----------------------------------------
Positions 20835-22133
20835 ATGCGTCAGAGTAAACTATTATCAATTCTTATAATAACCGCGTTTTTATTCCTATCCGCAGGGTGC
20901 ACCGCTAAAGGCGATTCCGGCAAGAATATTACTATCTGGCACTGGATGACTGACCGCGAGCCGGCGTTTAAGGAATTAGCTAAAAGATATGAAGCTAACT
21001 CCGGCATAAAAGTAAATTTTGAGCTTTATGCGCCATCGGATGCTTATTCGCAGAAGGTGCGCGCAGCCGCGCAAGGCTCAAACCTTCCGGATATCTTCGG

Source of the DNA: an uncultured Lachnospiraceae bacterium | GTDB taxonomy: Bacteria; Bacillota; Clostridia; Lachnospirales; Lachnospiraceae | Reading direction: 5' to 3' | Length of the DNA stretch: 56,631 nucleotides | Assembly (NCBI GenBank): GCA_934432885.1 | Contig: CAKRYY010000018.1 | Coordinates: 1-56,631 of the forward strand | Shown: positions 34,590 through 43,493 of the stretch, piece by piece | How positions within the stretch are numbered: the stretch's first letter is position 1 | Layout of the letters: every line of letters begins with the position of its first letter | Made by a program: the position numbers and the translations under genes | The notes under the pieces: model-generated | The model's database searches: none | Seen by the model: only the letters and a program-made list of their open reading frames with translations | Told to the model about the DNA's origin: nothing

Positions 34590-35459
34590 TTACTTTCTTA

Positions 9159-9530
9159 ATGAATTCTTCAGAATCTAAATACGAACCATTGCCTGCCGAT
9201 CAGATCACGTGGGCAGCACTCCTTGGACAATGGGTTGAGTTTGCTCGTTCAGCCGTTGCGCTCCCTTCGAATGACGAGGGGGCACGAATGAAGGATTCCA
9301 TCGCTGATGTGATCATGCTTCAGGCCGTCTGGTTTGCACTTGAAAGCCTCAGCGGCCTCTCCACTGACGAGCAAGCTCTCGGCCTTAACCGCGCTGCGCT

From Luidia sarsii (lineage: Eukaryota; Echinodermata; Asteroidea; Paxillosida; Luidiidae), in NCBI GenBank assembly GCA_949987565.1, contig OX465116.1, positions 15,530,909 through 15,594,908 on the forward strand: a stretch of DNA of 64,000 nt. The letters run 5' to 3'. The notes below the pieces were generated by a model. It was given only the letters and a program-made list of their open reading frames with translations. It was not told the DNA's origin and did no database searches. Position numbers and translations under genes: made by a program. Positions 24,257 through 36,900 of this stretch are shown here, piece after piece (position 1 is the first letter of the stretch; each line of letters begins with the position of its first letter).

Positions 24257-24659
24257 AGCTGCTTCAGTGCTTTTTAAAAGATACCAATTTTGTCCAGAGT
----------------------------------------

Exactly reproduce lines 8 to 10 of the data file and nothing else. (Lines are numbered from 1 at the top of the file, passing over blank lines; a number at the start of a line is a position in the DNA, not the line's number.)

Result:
Positions 9159-9530
9159 ATGAATTCTTCAGAATCTAAATACGAACCATTGCCTGCCGAT
9201 CAGATCACGTGGGCAGCACTCCTTGGACAATGGGTTGAGTTTGCTCGTTCAGCCGTTGCGCTCCCTTCGAATGACGAGGGGGCACGAATGAAGGATTCCA